Here’s the latest information about building consents and resource consents from Waikato District Council.
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Covid-19 and large numbers of consent applications impacting services
As staff deal with large numbers of consent applications and the impacts of Covid-19, a number of our services are on hold or impacted. We know this affects you and we apologise for the inconvenience.
Pause on resource consent pre-application service
Our resource consent pre-application service will be on hold for at least 4 months.
Staff in the Resource Consents team are currently experiencing huge demand for consenting services due to the rapid growth across the district. This, along with the release of decisions on the Proposed District Plan, and the impacts on the team from Omicron, means we cannot deliver the same level of service we have in the past. On top of this, there is a national shortage of planners and engineers due to the huge volume of work across the country.
Please be patient as we work hard to process the applications you submit with us. You can read more here. You can read more here
For the same reasons, we are currently unable to provide the 5-day urgent LIM service. All LIMs will be provided within 10 working days.
Like many organisations, we currently have staff resourcing issues due to the impacts of Covid-19. By removing the urgent service, it will enable our team to meet the 10-day timeframe for you.
Post approval and resource consent timeframes
The capacity of our teams involved in post approvals (s223 and s224) is limited because of high numbers of applications and the impact that Omicron is having. Please expect delays to occur for some time. The Consents Team is also experiencing limited capacity and as a result, s88 timeframes may be extended.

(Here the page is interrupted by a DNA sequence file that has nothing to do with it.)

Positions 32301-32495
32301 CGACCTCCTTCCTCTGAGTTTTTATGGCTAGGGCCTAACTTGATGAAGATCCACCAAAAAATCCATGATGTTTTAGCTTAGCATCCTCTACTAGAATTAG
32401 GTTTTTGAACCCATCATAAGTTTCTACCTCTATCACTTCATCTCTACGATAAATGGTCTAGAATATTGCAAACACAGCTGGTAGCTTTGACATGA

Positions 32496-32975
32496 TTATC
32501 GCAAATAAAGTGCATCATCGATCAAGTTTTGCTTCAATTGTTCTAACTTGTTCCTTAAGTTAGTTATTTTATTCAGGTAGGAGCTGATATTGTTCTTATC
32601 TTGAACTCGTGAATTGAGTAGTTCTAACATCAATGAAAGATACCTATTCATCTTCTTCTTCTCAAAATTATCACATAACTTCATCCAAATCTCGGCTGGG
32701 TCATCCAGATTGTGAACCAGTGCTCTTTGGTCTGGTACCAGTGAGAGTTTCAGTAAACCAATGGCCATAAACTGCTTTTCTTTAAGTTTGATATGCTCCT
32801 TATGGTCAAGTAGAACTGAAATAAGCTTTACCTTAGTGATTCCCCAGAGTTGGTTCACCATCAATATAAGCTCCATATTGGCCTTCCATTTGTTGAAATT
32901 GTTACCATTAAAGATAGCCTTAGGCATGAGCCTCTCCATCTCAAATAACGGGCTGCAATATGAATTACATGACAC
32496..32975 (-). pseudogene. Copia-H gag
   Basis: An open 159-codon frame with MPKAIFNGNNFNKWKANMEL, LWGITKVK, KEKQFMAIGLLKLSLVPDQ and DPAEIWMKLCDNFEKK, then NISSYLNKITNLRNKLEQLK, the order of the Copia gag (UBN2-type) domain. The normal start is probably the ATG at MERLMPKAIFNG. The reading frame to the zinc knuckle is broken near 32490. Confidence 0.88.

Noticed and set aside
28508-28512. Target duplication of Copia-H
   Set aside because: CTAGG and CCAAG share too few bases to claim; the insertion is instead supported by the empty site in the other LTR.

Proposed District Plan – Section 86F
All provisions in the Proposed District Plan (PDP) – excluding the Ohinewai Section – remain as legal effect only and all provisions in the Operative District Plan remain as operative until our Policy team complete their section
Section 86F is an assessment of the appeals received on the PDP to determine which rules under the PDP become operative and which rules under the current Operative District Plan fall away.
This means all applications received will continue to be assessed under all the provisions of the Operative District Plan for now. Planners will not be making any individual assessments of what provisions in the PDP are effectively operative pursuant
to section 86F.
Building Consents lodged prior to the 17 January 2022
There have been a number of instances where a building consent lodged prior to 17 January 2022 has subsequently been caught by the new Proposed District Plan (PDP) rules and triggered the need for resource consent.
To comply with legislative requirements for assessing applications for building consents, Council must apply the rules which are applicable at the time of assessment, not at the time of lodging of the application. That means that any application not granted prior to 17 January 2022 must be assessed against the Proposed District Plan, Decisions Version as well as the Operative District Plan.
Changes to be aware of
Changes to Code of Compliance Certificate applications
From 1 May we will only accept digital applications for Code of Compliance Certificates (CCCs).
These applications need to be complete to be accepted. A complete application will address all the conditions identified on the building consent (Form 5).
Changes to 'Request for more information' (RFI) responses